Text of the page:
Pacific Decadal Oscillation (PDO) Index
Analyses | Data
big GIF |
The PDO is defined as the leading EOF of mean November through March SST
anomalies for the Pacific Ocean to the north of 20N latitude. For
the EOF calculation, the global mean SST anomaly was first removed for
each month in order to reduce the influence of the long-term trends in
the data. The above plot
is of the amplitudes of this EOF in monthly data from 1900 - February 2005. The amplitudes have been standardized and
you will have to contact Nate Mantua (firstname.lastname@example.org)
to find out which years he used
to standardize the time series. Positive values indicate months of above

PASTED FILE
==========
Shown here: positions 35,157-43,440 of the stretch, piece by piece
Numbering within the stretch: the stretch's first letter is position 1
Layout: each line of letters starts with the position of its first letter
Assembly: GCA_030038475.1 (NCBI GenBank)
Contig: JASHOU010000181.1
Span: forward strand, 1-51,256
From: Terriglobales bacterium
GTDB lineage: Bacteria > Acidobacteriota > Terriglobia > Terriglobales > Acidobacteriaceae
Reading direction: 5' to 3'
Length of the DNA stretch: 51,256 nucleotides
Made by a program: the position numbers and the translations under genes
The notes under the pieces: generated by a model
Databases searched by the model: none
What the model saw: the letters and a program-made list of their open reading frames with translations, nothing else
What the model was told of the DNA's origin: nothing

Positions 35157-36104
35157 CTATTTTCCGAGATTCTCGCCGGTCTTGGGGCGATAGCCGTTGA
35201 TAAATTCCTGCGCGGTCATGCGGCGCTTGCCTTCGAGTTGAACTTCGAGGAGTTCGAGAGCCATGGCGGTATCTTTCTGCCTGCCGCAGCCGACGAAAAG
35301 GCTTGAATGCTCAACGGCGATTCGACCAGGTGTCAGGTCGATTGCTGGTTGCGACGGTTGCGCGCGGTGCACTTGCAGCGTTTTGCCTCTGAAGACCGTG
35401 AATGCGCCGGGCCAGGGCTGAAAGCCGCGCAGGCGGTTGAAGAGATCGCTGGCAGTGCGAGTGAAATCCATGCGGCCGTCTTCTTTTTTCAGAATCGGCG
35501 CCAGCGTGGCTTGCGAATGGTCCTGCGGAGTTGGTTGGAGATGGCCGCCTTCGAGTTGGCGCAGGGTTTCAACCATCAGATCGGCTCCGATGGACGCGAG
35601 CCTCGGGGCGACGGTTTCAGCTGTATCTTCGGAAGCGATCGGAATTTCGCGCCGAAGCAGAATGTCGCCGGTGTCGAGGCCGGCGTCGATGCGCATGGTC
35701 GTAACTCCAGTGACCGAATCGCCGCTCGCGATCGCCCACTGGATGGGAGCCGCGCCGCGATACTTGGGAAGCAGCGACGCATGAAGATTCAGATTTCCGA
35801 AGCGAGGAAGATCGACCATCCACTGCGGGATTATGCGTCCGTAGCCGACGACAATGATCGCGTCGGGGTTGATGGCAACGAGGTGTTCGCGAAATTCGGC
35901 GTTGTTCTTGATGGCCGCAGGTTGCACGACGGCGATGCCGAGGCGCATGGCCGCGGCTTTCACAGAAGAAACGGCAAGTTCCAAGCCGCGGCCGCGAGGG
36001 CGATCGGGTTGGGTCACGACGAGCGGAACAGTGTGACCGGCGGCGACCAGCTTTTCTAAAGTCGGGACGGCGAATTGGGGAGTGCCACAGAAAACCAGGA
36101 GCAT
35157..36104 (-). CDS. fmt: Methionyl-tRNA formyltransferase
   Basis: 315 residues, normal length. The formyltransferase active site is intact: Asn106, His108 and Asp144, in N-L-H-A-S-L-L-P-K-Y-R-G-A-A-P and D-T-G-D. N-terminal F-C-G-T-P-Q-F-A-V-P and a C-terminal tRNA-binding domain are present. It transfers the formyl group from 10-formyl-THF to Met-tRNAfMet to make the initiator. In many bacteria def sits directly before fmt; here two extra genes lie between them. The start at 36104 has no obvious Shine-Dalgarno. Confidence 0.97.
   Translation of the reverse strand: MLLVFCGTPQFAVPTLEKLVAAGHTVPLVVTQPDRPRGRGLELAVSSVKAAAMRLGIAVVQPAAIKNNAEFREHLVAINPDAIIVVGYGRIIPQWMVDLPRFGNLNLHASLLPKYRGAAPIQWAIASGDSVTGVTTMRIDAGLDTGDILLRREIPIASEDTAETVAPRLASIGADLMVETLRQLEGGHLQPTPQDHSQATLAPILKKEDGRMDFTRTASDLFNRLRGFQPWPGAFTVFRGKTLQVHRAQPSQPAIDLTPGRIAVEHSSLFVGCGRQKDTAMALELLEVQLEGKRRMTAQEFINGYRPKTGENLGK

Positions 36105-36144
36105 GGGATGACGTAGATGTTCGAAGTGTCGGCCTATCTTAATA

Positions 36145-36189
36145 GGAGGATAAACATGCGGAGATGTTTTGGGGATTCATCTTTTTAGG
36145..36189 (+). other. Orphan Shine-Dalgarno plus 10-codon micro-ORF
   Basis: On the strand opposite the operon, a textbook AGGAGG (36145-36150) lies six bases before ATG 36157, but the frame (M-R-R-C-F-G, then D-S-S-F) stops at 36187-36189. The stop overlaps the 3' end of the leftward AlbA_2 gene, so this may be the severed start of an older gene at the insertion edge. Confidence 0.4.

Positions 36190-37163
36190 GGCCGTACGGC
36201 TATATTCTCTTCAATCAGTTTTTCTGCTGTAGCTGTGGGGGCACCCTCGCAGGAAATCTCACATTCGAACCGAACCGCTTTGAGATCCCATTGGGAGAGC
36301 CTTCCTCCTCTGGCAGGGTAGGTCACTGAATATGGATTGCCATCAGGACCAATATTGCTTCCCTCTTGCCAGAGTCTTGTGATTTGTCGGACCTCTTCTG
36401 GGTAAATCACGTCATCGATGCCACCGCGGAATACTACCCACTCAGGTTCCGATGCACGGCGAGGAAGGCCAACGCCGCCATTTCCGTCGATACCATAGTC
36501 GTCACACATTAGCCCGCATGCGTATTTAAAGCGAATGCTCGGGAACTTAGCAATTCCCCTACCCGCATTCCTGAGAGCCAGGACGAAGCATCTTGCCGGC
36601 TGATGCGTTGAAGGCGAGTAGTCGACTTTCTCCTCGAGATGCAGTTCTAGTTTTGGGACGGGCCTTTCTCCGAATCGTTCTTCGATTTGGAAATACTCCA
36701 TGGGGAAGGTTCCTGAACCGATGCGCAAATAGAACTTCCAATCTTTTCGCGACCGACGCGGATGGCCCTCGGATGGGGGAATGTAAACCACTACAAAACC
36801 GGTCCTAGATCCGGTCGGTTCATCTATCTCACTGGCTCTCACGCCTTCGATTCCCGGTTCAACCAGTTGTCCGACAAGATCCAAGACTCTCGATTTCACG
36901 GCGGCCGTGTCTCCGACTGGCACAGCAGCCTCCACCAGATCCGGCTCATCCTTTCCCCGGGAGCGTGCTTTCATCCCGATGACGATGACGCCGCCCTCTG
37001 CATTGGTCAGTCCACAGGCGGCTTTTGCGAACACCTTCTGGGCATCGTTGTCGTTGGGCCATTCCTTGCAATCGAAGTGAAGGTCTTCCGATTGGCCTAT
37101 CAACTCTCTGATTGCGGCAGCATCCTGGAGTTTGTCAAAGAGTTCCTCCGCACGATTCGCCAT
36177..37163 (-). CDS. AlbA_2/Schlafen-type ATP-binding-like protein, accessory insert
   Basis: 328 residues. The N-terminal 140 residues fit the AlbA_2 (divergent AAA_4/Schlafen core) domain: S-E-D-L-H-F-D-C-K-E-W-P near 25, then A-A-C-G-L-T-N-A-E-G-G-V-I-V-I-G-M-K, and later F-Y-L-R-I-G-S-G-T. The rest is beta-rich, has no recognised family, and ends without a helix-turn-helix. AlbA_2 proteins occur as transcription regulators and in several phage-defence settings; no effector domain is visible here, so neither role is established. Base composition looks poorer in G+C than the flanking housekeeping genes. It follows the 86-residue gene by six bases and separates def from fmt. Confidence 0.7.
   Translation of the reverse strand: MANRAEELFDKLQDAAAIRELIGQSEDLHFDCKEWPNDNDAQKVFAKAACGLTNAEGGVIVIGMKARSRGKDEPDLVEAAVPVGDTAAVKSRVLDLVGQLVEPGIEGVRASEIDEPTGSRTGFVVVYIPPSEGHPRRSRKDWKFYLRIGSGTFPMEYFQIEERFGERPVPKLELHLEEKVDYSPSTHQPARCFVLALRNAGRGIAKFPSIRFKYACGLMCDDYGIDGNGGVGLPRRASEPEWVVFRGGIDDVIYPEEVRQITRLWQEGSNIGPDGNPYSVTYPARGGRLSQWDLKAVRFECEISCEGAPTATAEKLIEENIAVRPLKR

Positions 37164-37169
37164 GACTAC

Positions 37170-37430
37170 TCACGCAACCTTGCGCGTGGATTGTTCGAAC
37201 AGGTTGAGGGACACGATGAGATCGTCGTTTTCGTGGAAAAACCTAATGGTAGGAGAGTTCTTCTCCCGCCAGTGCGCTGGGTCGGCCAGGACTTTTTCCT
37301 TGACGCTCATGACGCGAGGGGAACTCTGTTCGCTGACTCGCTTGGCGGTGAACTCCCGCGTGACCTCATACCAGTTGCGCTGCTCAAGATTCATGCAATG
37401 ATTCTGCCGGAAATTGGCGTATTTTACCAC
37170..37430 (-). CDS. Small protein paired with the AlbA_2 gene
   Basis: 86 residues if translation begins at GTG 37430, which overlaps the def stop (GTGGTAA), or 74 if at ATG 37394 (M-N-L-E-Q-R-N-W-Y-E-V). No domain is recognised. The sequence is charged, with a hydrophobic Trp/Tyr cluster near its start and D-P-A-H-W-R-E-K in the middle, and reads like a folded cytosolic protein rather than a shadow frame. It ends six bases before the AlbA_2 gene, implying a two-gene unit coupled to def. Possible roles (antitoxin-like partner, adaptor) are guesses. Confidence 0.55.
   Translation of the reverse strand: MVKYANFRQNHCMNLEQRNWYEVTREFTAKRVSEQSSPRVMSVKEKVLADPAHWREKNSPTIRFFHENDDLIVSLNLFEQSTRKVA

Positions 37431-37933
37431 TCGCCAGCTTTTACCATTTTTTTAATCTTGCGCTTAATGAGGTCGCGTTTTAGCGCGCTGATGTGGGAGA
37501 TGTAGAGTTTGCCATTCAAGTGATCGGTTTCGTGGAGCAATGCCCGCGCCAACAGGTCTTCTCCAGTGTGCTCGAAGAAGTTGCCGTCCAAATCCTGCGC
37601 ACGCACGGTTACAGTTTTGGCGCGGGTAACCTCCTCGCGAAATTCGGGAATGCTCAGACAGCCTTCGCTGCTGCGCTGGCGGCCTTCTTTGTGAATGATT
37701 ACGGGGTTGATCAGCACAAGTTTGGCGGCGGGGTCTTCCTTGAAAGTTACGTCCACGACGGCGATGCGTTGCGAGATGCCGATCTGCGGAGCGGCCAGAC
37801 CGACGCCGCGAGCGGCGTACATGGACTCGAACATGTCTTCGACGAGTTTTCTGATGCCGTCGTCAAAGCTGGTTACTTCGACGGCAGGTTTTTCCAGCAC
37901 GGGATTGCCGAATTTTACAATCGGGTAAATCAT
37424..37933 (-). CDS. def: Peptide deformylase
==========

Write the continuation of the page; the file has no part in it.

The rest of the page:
normal SSTs along the west coast of the North and Central America and
on the equator, and below normal SSTs in the central and western north
Pacific at about the latitude of Japan. Fluctuations in this pattern
are dominated by variability on the decadal time scale.
Nate Mantua maintains a very nice WWW page documenting the PDO.
Mantua, N. J., S. R. Hare, Y. Zhang, J. M. Wallace, and R. C. Francis,
1997: A Pacific interdecadal climate oscillation with impacts on
salmon production. Bull. Amer. Meteor. Soc., 78,
Zhang, Y., J. M. Wallace, and D. S. Battisti, 1997: ENSO-like
interdecadal variability: 1900-93. J. Climate, 10, 1004-1020.
The monthly values are the amplitude in each calendar
month and year of the PDO spatial pattern. The PDO spatial pattern
itself is derived from mean November through March data.
table most up-to-date
3-column table (year, month, value) not updated regularly.
1-column table (PDO value) not updated regularly.
Todd Mitchell ( email@example.com